DOWNERS GROVE – The Downers Grove Village Council discussed a slew of items on Tuesday, including mobile food trucks, a Lamborghini dealership and the property tax levy.
Here's a rundown of the top five items discussed:
1. Mayor sees benefits of mobile food trucks
Mayor Martin Tully summarized his trip to the National League of Cities conference Nov. 13-14 in Seattle. The expo provided guidance and workshops covering economic development programs, sustainability and community development, among other topics.
Tully said a presentation on the emergence of mobile food trucks in cities like Portland, Oreg., opened his eyes to several benefits of the business type.
"One of the things the presenters pointed out was it really supports entrepreneurshipbecause it's an opportunity for someone to get involved in a business venture with much lower lending risk, much less capital risk," he said. "And if [it's] successful, could lead to a brick and mortar type business in a community. And it attracts culinary talent."
Food trucks became a topic this fall when Westmont resident and food truck owner Giuseppe Badalamenti expressed frustration that Downers Grove currently does not allow food trucks.
2. Lamborghini may join Bentley on Ogden Avenue
The council heard the first reading of a tax-rebate agreement with Gold Coast Exotic Imports to bring Lamborghini to the existing Bentley dealership at 310-330 OgdenAve.
The agreement would extend to Lamborghini the current, 10-year, 50 percent sales tax rebate currently offered to Bentley. The Italian luxury carmaker's name would also be added to the business's signage, and the interior and exterior of the showroom building would also be modified, according to village documents. The dealership could also apply for TIF funds to subsidize some of the remodeling costs.
The new, combined dealership would hope to open by March.
Commissioner Sean Durkin said the tax rebate is similar to incentives the village has offered to most, if not all, car dealerships on Ogden Avenue.
"If we don't do it, then another community is going to do it," Durkin said at the meeting.
The council will vote whether to accept the agreement at a future meeting.
3. Village approves property tax levy
The village board approved the 2013 property tax levy, which will be paid by property owners in 2014.
The approved village property tax levy is about $11.59 million, compared to about $11 million last year, meaning the owner of a $300,000 home will pay about $27.57 more in property taxes to the village. The increase is caused by rising pension costs.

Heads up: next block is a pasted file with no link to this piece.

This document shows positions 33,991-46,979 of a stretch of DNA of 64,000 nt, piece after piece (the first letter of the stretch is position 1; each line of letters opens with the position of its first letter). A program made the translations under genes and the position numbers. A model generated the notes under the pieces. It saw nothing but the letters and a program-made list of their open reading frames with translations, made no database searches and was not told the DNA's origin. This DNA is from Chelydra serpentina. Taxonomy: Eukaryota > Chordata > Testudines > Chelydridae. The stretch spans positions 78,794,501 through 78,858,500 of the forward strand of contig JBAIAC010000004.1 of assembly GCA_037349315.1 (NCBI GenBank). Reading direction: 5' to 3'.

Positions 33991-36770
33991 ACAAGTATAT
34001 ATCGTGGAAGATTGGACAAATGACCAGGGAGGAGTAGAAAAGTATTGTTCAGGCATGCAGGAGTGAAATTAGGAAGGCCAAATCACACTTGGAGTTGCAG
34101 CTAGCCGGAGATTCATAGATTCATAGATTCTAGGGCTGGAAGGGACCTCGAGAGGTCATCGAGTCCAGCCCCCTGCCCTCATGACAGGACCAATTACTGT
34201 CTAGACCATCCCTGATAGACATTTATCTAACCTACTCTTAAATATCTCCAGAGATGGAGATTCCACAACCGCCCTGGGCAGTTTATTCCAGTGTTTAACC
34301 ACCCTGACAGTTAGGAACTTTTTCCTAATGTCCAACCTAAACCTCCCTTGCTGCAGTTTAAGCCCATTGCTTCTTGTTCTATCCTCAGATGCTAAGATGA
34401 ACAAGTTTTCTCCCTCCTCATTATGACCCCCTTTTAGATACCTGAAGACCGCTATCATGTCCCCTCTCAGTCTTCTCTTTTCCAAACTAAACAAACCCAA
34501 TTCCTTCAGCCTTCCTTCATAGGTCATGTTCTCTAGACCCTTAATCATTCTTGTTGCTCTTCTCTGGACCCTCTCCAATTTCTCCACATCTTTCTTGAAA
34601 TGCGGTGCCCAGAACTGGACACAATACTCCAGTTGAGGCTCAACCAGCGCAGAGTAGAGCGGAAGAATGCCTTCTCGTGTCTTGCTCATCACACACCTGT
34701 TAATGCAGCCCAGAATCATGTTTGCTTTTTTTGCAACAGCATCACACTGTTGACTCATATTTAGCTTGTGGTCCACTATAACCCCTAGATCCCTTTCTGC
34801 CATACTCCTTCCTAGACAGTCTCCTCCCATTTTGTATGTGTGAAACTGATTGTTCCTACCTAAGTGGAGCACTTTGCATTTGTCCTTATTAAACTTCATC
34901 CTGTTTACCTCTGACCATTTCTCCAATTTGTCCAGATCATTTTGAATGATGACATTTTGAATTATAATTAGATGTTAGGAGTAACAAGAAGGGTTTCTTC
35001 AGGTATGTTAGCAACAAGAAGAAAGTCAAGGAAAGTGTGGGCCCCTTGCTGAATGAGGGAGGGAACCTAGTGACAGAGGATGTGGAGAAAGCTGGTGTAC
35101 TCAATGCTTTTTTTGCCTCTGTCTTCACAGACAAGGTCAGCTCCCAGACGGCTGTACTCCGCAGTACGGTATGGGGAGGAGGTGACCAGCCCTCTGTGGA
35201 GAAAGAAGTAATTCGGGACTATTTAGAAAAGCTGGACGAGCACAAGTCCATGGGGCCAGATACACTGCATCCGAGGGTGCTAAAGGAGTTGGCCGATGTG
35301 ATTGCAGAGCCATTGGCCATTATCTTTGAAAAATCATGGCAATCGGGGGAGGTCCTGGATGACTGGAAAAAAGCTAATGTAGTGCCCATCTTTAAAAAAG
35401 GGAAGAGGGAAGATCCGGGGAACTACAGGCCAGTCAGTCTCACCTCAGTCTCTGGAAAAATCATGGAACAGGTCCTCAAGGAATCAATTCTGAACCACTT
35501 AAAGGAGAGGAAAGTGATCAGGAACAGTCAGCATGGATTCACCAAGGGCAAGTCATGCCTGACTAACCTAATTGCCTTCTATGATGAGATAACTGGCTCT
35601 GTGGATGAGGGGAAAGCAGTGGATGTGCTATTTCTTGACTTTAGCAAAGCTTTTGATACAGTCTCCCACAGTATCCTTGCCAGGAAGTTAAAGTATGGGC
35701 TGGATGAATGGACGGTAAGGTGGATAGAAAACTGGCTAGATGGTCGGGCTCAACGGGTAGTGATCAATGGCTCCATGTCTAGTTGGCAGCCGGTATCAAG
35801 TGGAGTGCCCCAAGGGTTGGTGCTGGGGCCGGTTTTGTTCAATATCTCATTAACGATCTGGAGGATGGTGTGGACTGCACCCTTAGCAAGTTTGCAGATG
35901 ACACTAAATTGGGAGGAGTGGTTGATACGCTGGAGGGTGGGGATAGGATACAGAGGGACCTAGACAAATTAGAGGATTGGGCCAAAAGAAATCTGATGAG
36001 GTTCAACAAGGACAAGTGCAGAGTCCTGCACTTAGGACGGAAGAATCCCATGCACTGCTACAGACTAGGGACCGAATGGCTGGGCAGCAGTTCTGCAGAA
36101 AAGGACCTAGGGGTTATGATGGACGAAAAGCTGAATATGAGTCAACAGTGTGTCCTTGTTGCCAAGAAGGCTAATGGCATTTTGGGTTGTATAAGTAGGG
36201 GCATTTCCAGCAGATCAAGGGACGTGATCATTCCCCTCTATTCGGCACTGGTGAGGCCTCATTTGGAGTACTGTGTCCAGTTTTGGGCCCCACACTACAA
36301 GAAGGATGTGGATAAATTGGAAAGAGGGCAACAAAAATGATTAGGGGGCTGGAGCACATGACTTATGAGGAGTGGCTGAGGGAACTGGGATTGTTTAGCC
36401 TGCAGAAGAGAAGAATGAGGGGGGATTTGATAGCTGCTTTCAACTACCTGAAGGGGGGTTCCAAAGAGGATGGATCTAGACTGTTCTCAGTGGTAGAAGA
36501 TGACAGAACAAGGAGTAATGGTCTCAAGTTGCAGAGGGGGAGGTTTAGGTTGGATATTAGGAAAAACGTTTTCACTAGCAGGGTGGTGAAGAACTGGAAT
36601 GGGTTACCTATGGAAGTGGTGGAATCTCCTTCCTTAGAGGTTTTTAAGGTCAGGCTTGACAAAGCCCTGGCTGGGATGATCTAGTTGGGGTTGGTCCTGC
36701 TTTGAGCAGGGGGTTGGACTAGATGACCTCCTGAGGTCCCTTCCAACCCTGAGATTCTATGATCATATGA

The village finances pensions through property taxes, which are slated to increase by the $583,000 needed to cover the rising pension costs. The amount of property tax levy funds going toward village operations will stay the same, according to village documents.
4. Unincorporated properties near 39th Street, Fairview Avenue to pay for fire protection
The village created a special service area encompassing certain unincorporated properties near 39th Street and Fairview Avenue. The SSA allows the village to tax the property owners to pay for fire protection services provided in the area by the village.
Some of the properties are in the Fairview Fire Protection District, some are not.
"For the last several years, the FFPD has been unable to pay the village for the full costs of providing these services, resulting in a total unpaid balanced of more than $100,000," staff documents stated. "The village and Fairview Fire Protection District, working with DuPage County, have identified the creation of a special taxing district to provide a sustainable funding source for this service."
5. More parking spots will be available on Washington Street
The village passed an ordinance allowing two-hour parking on the east side of Washington Street between Maple Avenue and Curtiss Street. The stretch did not previously allow street parking. A recent construction project reconfigured parking restrictions on Washington Street.